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Build Concurrency and Deadlock

Control Build Concurrency with Resources

As explained in Working with Resources section, one can define resources in grid page to control how many steps can run concurrently. Specifically, if resource requirement is applied to master step, the whole build will be queued when the requirement is not satisfied. You may also refer to the resource management tutorial on how to control the build concurrency.

Concurrency of Builds of the Same Configuration

Concurrency of builds of the same configuration is also affected by workspaces. QuickBuild guarantees that a workspace is only used by one build at a time. Assume that step1 and step2 belongs to build1 and build2 respectively. If step1 and step2 both matches the single same node, the second step will wait until the first step finishes. Specifically if the waiting step is of master step, the whole build will be put into queue for waiting.

Possible Deadlocks

Deadlock is possible if a child step requires a resource which has already been acquired by parent step. Taking the One Build For One Agent example, if the child step test of child project1 also requires resource Agent, deadlock will happen if there is only one agent available. In this case:

  1. master step has already acquired resource Agent.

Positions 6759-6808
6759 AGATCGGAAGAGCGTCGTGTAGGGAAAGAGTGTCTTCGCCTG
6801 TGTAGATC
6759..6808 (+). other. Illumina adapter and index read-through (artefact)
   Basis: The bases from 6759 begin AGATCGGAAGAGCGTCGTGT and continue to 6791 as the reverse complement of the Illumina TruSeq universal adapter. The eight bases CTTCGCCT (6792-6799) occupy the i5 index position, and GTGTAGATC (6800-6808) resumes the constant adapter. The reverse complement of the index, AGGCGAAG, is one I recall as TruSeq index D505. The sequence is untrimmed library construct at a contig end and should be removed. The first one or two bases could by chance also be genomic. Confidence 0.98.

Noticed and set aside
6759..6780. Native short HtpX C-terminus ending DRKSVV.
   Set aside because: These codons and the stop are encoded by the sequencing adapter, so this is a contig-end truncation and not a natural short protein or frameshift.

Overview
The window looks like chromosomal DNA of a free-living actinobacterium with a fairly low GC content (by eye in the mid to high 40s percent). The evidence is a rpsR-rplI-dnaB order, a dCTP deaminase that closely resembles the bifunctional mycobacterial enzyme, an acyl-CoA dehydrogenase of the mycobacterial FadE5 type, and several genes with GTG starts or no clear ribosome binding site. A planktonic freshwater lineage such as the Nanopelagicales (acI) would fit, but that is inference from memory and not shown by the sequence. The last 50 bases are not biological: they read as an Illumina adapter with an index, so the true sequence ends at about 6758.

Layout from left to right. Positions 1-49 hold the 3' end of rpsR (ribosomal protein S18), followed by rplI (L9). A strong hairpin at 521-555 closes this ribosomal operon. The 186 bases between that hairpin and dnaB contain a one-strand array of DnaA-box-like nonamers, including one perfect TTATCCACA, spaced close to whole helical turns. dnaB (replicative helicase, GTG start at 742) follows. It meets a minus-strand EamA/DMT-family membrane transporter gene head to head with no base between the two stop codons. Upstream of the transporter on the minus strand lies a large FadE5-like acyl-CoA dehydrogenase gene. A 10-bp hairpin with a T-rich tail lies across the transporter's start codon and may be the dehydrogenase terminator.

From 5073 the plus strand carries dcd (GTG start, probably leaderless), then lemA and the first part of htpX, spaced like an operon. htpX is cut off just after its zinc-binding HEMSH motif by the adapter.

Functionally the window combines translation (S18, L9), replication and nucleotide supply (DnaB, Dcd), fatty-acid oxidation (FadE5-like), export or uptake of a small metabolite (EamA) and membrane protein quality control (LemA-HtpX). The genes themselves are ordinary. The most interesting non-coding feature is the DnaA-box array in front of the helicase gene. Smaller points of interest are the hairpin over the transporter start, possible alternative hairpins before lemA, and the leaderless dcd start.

2. master step will not finish unless child step test starts and finishes.
  3. child step test will not start unless it can get a free Agent resource.
  4. resource Agent will not be free unless master step finishes.

This makes the system enters into a infinite waiting loop unless there is another free Agent resource is available. Considering there might be many builds running in the system concurrently, deadlock can happen regardless how many resource you configured in the system.

To avoid such deadlock is simple: never try to acquire the same resource multiple times in the same build.

Another deadlock possibility is caused by looped waiting of different resources. Assume that:

  1. we have two resources in the system: resource1 and resource2.
  2. master step of build1 (assume master1) requires resource1 and its child step child1 requires resource2.
  3. master step of build2 (assume master2) requires resource2 and its child step child2 requires resource1.

Deadlock may happen if there is only one resource1 and resource2 and if we run build1 and build2 at the same time:

  1. master1 acquires resource1.
  2. master2 acquires resource2.
  3. master1 will not finish unless child1 starts and finishes.
  4. master2 will not finish unless child2 starts and finishes.
  5. child1 will not start unless resource2 is released by master2.
  6. child2 will not start unless resource1 is released by master1.

Even if there are multiple resource1 and resource2 configured in the system, deadlock can still happen if many builds of this type are running together. To avoid such deadlock, you should avoid looped waiting of different resources. If resource1 waits for resource2 in a build setup, you should be careful that other build setups will never cause resource2 to wait for resource1. This also holds true if three or more resources are involved.


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